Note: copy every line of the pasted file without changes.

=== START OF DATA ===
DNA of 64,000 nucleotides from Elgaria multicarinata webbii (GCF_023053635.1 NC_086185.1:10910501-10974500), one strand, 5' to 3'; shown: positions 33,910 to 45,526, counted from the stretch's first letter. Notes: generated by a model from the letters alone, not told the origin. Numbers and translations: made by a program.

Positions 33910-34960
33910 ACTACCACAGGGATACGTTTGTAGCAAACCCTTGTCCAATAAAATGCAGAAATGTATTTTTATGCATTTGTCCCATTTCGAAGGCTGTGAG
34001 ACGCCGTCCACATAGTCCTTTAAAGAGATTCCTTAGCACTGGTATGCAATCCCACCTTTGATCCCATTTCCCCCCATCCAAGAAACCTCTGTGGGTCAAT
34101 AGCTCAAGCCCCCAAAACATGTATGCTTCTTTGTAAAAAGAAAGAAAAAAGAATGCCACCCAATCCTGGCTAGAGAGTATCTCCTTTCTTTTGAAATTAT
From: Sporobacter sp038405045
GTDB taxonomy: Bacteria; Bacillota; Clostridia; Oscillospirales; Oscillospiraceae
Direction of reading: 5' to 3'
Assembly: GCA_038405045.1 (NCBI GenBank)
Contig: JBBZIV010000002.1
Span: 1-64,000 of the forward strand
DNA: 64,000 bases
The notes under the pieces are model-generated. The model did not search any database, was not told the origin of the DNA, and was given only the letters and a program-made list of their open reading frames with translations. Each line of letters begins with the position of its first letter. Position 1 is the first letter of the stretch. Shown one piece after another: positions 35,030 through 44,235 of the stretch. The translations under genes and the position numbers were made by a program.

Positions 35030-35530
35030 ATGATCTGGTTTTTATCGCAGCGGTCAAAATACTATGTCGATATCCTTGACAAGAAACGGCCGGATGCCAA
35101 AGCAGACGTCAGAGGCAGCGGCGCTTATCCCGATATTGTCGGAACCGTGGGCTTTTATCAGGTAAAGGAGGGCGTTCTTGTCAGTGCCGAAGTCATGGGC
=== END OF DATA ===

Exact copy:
DNA of 64,000 nucleotides from Elgaria multicarinata webbii (GCF_023053635.1 NC_086185.1:10910501-10974500), one strand, 5' to 3'; shown: positions 33,910 to 45,526, counted from the stretch's first letter. Notes: generated by a model from the letters alone, not told the origin. Numbers and translations: made by a program.

Positions 33910-34960
33910 ACTACCACAGGGATACGTTTGTAGCAAACCCTTGTCCAATAAAATGCAGAAATGTATTTTTATGCATTTGTCCCATTTCGAAGGCTGTGAG
34001 ACGCCGTCCACATAGTCCTTTAAAGAGATTCCTTAGCACTGGTATGCAATCCCACCTTTGATCCCATTTCCCCCCATCCAAGAAACCTCTGTGGGTCAAT
34101 AGCTCAAGCCCCCAAAACATGTATGCTTCTTTGTAAAAAGAAAGAAAAAAGAATGCCACCCAATCCTGGCTAGAGAGTATCTCCTTTCTTTTGAAATTAT
From: Sporobacter sp038405045
GTDB taxonomy: Bacteria; Bacillota; Clostridia; Oscillospirales; Oscillospiraceae
Direction of reading: 5' to 3'
Assembly: GCA_038405045.1 (NCBI GenBank)
Contig: JBBZIV010000002.1
Span: 1-64,000 of the forward strand
DNA: 64,000 bases
The notes under the pieces are model-generated. The model did not search any database, was not told the origin of the DNA, and was given only the letters and a program-made list of their open reading frames with translations. Each line of letters begins with the position of its first letter. Position 1 is the first letter of the stretch. Shown one piece after another: positions 35,030 through 44,235 of the stretch. The translations under genes and the position numbers were made by a program.

Positions 35030-35530
35030 ATGATCTGGTTTTTATCGCAGCGGTCAAAATACTATGTCGATATCCTTGACAAGAAACGGCCGGATGCCAA
35101 AGCAGACGTCAGAGGCAGCGGCGCTTATCCCGATATTGTCGGAACCGTGGGCTTTTATCAGGTAAAGGAGGGCGTTCTTGTCAGTGCCGAAGTCATGGGC